My Daughter and I Watch it Snow from Her Window and Talk about the Day She Was Born

They feared you would be early, so the doctors sent your mother to the hospital four months pregnant. She lay in bed, gathering days. Me at home, collecting hours. The two of us hoping in smaller and smaller increments. Then, that night in October, I rushed to the hospital. The road
dark, leaves falling upon leaves. And a deer, suddenly, in front of the car and across the road. I stopped in time and saw her, half in the woods, turn and look back. A fawn, fall-brown, tried to follow but hesitated and dropped, hiding itself in the grass. I could see the rise and fall of its chest, its soft eyes. All of us still for a moment, cautious in the autumn chill.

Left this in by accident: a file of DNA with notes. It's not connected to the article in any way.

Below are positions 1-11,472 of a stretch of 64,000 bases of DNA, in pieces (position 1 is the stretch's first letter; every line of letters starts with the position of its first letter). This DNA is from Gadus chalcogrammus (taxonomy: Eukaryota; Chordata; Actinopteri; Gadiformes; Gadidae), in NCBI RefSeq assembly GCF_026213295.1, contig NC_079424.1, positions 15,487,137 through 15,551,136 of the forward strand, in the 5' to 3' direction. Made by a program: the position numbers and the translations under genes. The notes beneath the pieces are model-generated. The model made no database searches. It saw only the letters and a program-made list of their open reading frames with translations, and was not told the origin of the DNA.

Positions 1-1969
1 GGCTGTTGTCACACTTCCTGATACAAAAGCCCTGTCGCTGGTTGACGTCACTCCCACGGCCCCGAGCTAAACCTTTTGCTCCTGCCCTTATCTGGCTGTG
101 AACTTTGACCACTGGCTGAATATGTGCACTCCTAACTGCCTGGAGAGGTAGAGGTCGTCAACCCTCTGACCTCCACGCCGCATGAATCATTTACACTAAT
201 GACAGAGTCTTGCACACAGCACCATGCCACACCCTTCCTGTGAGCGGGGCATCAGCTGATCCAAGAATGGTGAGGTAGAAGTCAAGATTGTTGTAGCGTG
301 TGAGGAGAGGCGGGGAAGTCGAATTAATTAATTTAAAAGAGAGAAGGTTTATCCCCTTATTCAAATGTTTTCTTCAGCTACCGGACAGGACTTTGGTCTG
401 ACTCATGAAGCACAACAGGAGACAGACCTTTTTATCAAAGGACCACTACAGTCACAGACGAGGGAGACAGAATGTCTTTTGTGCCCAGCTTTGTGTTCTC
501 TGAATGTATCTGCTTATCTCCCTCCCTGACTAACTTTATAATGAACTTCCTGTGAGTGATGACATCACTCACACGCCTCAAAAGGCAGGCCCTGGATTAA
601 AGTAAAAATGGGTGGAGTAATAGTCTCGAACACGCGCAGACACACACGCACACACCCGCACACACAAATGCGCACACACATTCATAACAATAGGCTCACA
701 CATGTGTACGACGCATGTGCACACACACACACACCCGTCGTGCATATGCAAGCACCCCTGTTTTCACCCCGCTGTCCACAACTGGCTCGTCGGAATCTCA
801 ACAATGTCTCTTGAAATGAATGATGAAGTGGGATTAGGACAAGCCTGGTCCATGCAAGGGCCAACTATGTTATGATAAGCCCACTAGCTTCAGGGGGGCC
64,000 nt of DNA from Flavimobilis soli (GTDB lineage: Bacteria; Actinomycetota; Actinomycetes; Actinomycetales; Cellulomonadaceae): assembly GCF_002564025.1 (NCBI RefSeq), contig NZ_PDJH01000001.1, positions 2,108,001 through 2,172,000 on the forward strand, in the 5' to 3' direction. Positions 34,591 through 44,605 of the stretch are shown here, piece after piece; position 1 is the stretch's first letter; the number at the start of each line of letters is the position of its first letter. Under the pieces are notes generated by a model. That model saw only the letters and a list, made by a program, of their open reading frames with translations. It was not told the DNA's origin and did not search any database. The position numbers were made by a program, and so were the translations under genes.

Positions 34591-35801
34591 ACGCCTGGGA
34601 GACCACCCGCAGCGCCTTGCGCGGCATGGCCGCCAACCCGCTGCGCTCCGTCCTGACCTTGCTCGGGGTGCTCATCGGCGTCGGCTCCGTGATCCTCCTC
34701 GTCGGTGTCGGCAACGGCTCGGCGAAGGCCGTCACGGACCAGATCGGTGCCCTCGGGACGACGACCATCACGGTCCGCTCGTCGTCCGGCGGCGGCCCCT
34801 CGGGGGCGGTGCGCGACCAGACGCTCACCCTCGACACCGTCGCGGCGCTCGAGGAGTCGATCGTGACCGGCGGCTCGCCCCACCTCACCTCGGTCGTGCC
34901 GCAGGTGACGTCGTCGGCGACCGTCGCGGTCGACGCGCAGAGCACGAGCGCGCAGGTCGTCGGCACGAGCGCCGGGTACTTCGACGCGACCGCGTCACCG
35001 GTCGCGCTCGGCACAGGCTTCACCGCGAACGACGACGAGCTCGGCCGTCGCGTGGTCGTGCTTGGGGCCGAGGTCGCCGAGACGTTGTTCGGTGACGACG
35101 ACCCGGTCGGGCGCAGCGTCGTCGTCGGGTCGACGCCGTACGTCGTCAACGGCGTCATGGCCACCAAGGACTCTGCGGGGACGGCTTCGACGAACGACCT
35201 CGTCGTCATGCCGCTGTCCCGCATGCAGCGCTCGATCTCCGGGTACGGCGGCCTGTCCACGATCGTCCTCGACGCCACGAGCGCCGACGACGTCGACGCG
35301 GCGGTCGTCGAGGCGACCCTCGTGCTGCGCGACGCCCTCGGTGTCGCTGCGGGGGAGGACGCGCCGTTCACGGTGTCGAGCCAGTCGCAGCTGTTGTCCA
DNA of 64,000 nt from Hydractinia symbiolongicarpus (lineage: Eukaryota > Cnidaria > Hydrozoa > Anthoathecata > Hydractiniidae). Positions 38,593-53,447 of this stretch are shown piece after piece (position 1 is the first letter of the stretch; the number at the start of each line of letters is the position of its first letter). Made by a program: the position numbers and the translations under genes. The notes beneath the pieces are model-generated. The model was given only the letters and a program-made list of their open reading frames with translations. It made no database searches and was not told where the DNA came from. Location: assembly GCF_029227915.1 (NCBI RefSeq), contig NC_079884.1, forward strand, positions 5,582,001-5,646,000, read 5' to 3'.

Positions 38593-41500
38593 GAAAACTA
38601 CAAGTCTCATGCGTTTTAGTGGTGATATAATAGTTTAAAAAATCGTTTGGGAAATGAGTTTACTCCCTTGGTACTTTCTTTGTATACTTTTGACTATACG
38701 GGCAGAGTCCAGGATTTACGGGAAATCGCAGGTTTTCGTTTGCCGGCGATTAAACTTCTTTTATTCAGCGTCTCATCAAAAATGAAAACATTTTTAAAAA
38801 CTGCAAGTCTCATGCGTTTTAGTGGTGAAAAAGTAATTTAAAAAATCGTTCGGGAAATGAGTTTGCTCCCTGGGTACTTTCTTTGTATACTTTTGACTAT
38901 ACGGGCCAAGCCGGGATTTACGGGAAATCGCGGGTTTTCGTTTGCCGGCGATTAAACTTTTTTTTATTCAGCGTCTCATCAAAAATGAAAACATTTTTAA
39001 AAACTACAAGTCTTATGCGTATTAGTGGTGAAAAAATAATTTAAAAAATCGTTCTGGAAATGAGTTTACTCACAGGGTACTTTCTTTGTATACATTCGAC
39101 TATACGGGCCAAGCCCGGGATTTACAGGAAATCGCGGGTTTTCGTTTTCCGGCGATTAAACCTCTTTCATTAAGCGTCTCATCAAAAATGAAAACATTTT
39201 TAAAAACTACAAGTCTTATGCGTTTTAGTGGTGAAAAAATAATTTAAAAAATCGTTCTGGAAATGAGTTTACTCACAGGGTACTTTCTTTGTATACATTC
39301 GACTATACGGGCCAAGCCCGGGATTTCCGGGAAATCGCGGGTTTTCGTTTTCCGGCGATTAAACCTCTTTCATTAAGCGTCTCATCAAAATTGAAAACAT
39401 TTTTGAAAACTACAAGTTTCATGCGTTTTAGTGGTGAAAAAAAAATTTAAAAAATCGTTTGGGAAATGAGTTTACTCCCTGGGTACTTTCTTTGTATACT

You were born on the edge of life. Twenty-eight weeks. At the hospital, we slept that night to the hum of an incubator, to thoughts of what a narrow tube could carry. To your new, small body. The window that looked onto the parking lot was cold to the touch. A night you could see your own breath, the breath of another animal.

Now, frost on the pane.
I draw a face, you a heart.
The start of something.